When the tree, with the negatively-charged tips, comes close to the ground, the electric field caused by the tips causes the ground, and in particular high, pointy things on the ground, to send out their own streamers. At some point, a streamer from the ground and from the cloud will connect. At this point, we have a conductive channel, over which there is an enormous voltage difference, in the order of millions of volts.

Now, things go very, very fast. There is nothing stopping an electric current from flowing through the channel between earth and cloud. As the current increases, the plasma will become hotter, increasing ionization and, consequently, conduction. The size of the plasma will also increase, reaching typical sizes of a centimeter or so. These mechanisms cause even more current to flow. In principle, this process is self-increasing, until the charge separation has been rectified. This plasma is what we commonly call lightning. The plasma reaches a temperature in the order of 25,000 K. There will be many free electrons and ions. Hot electrons can excite atoms and molecules, causing them to emit light. This is the visible lightning.

The air has been suddenly heated up from 300 to 25,000 K, and extra particles have been produced, in the form of free nitrogen atoms, free oxygen atoms, all sort of atomic and molecular ions and electrons. Via the ideal gas law we see that the pressure is proportional to both temperature and the amount of particles. So, suddenly the local pressure has increased hundredfold. The subsequent explosion of this high-pressure region into the cool surrounding gas produces awesome shockwaves and is audible as thunder. Because sound travels much slower than light, you will hear the thunder generally after you have seen the lightning. As a rough guide, the lightning is one kilometer away for each 3 seconds of time difference.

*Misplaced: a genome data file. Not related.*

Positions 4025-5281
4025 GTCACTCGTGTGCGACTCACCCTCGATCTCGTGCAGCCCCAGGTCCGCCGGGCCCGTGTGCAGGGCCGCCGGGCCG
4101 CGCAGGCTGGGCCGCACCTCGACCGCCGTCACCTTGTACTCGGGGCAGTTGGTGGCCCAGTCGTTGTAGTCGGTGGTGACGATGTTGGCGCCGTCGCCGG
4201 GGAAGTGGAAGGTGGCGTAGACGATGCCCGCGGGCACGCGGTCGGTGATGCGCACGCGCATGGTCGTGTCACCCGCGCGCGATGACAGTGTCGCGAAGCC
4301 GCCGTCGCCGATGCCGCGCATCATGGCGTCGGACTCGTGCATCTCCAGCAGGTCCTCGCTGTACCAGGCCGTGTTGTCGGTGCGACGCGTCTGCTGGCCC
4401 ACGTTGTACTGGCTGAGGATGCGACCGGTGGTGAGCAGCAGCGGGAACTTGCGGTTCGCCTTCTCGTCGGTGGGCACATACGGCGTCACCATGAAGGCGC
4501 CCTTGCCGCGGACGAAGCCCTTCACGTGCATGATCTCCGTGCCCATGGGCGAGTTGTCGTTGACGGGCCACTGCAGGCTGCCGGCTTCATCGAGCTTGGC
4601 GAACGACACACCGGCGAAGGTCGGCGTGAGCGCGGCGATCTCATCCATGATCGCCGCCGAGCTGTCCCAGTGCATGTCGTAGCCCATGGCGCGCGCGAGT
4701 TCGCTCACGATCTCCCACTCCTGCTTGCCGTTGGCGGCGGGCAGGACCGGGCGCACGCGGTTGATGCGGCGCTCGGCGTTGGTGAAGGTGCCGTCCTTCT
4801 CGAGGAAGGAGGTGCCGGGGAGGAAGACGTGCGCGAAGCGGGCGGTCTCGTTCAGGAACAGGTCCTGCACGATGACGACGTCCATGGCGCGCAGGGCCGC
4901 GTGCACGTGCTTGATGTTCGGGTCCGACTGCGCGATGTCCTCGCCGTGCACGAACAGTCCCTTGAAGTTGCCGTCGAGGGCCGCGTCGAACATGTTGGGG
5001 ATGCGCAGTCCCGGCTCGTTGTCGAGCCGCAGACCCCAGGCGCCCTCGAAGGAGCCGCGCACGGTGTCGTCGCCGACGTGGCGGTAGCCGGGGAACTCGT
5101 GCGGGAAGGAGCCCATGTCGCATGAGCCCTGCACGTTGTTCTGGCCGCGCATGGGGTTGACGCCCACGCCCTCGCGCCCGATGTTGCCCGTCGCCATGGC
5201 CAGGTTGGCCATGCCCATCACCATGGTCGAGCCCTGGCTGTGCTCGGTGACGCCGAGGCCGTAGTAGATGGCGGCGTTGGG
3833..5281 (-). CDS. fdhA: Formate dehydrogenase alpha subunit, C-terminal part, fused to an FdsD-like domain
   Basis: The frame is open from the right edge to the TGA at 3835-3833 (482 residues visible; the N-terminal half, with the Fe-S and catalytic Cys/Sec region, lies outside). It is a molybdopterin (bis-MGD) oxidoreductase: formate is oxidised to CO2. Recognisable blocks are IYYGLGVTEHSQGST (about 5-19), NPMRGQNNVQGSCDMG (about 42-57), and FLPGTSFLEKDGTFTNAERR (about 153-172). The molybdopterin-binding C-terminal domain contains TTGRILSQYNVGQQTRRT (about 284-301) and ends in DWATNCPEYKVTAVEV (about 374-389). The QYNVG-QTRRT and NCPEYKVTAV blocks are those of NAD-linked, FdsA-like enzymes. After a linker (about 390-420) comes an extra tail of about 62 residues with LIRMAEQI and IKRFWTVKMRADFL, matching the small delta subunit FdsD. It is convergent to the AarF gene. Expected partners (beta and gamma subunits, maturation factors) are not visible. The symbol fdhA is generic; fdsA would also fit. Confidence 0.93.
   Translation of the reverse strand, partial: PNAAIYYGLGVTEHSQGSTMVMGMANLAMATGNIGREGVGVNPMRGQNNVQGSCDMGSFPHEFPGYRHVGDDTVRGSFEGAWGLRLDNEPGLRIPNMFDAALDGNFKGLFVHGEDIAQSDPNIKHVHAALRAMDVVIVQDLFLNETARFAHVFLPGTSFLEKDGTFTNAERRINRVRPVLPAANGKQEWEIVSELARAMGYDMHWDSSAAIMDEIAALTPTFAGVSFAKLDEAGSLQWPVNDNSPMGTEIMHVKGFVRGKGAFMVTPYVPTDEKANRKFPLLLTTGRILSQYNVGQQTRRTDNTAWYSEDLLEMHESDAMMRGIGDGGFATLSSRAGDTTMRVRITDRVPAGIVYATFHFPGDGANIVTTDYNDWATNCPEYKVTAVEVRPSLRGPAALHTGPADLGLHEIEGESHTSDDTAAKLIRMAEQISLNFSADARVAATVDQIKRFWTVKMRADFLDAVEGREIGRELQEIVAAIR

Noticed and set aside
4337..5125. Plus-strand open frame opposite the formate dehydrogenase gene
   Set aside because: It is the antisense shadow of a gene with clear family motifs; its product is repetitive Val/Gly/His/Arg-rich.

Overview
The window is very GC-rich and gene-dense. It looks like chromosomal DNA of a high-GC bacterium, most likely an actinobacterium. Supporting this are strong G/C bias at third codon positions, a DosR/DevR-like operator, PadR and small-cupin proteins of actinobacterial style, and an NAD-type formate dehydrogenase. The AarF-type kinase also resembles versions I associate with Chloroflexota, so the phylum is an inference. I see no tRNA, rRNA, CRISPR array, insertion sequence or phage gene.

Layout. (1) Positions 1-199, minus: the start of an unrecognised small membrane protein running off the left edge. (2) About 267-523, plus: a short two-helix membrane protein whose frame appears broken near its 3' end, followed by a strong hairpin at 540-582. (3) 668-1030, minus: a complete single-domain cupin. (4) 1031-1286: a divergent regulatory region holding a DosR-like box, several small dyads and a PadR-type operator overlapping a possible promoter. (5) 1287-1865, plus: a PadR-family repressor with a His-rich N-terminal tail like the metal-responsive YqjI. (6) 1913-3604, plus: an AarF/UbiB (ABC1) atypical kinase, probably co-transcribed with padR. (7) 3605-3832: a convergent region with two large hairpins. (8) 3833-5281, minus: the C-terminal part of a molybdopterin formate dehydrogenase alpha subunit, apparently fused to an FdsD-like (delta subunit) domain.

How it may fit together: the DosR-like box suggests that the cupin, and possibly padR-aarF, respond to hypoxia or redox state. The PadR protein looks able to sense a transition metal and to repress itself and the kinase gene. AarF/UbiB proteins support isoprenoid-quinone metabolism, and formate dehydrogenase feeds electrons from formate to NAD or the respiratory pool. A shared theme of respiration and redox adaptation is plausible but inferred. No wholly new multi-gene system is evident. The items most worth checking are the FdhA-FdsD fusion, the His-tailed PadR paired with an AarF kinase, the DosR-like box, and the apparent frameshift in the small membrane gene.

The residual plasma recombines after the lightning strike. However, the free nitrogen and oxygen atoms do not necessarily recombine to nitrogen and oxygen molecules. Some will recombine to nitrous oxides, NOx, and others to ozone, O3. These substances are the cause of the acrid smell after a thunderstorm.

How to prevent being struck by lightning

Being hit with a hot plasma bolt that conducts several kiloampères of current can be extremely detrimental to one's health. Generally, extensive burns, both where the bolt enters the body and where it leaves the body occur. The biggest danger however is that the massive current may cause a cardiac arrest which is fatal if not treated. In short, we don't want to be hit by lightning. So, how can we avoid it?

  • First, establish how far the lighting is away from you. If it's 5 kilometers away, there is little need to get all excited yet, as it may not come near.
  • If you are in a city, don't sweat it. There is likely a high building nearby, which has a much greater chance of getting the lightning strike than you have. However, unplugging nonessential electronic equipment can be a good idea, as the current may pass through the electric wiring in the ground, and completely toast every electric device that is plugged in. And most insurances are bitches when it comes to paying for them. Fuses offer little protection, as their melting time is too long. Do stay away from large windows and metal piping.
  • If you are in a car, just stay in. The metal of your car is an excellent conductor, and the current will flow trough the outer metallic shell rather than through you. If your car is hit by lightning, it may be a good idea to gently bump an obstacle to let the residual charges drain.
  • In a forest - and only in a forest! - just take shelter under a tree, preferably one that isn't very tall. The chance that your tree will be hit is pretty minimal.